- Establishment of a common language
- Engagement scores rose considerably especially in the empowerment category
- 2022 Voted Best Place to Work for first time by Glassdoor
- 2021 Best financial results 65% over target
- 2021 Best revenue increase of 153% year on year
“Overall in our organisation we established a common language for change, and this gave us an opportunity to clarify and articulate why digital transformation is needed and what it entailed,” said Renate Deken, Randstad Global Head of Learning and Development. “LBS supported us in the ‘how’ of digital transformation, introducing a new language of change. The impact was tremendous on an organisational and individual leadership level. It contributed to having value-driven client conversations.”
Fostering a culture of experimentation, agility, innovation and collaboration has directly impacted business outcomes. For example, Paul Dupuis took part in TLP in 2018 when he was the Managing Director of Randstad India. He shared: “I can say with confidence that the remarkable transformation of Randstad India from a lagging, loss-making operating company into a top performer came directly as a result of the learning and actions born from TLP and LTDA. The title says it all – transformation. It was transformative for me as a leader and has been a game-changer for our company!”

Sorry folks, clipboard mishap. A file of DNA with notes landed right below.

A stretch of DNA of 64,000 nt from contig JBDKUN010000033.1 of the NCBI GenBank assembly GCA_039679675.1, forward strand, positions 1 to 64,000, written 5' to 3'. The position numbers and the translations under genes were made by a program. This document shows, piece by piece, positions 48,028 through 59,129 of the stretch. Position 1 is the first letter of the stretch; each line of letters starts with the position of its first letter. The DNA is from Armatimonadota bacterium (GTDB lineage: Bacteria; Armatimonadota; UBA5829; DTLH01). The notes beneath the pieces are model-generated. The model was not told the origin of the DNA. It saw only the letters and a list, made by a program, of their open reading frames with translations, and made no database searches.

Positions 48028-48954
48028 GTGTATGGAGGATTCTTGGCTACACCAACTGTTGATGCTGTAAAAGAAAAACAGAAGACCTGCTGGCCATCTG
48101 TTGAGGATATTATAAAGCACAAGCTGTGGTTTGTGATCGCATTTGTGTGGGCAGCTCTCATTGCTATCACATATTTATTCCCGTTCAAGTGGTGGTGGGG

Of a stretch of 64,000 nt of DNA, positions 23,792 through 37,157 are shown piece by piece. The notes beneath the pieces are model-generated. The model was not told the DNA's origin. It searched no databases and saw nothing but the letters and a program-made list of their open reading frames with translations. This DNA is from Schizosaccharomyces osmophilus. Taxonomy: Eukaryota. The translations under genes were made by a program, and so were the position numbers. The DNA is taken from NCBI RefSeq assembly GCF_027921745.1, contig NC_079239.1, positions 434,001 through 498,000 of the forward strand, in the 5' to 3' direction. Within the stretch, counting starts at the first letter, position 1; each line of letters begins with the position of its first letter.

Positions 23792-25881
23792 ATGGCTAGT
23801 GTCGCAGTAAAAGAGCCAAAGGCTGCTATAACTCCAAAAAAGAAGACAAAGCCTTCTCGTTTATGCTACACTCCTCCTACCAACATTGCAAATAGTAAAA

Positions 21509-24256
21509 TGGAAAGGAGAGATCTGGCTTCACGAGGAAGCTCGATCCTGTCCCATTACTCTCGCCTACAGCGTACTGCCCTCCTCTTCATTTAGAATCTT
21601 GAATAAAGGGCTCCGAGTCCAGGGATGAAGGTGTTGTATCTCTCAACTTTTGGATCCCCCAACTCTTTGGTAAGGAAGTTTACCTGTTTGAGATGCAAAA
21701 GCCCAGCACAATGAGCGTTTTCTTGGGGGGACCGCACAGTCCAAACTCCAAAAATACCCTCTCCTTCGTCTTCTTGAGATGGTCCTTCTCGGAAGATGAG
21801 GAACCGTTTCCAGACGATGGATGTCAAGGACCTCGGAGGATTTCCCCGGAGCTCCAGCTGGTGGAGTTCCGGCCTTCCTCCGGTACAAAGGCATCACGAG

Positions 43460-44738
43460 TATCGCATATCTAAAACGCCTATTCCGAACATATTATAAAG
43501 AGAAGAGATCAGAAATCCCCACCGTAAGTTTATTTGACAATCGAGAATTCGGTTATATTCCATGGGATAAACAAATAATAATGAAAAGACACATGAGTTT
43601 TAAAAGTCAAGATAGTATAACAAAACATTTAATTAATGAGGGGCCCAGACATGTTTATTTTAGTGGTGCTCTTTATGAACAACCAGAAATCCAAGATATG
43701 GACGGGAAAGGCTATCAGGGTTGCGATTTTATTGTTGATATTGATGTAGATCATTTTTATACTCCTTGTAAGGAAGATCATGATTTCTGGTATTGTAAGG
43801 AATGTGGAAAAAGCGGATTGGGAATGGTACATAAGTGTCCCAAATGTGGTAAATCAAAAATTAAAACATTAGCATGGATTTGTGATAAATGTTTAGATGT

“The programme has provided inspiration around reinventing ourselves,” concluded van den Broek. “The more you take people through such an experience, it becomes a vein that runs through the business.”
Through its Executive Education offerings, London Business School provides transformative learning journeys for ambitious individuals and organisations across the globe.
By serving as a trusted human partner in today’s technology-driven world of talent, Randstad helps people secure rewarding jobs and stay relevant in the ever-changing workplace.
Randstad & London Business School won a Gold Award in the Organisation Development category of the 2022 Excellence in Practice Awards. Learn more about the awards and apply for 2023 here.
See other articles from Excellence in Practice 2022.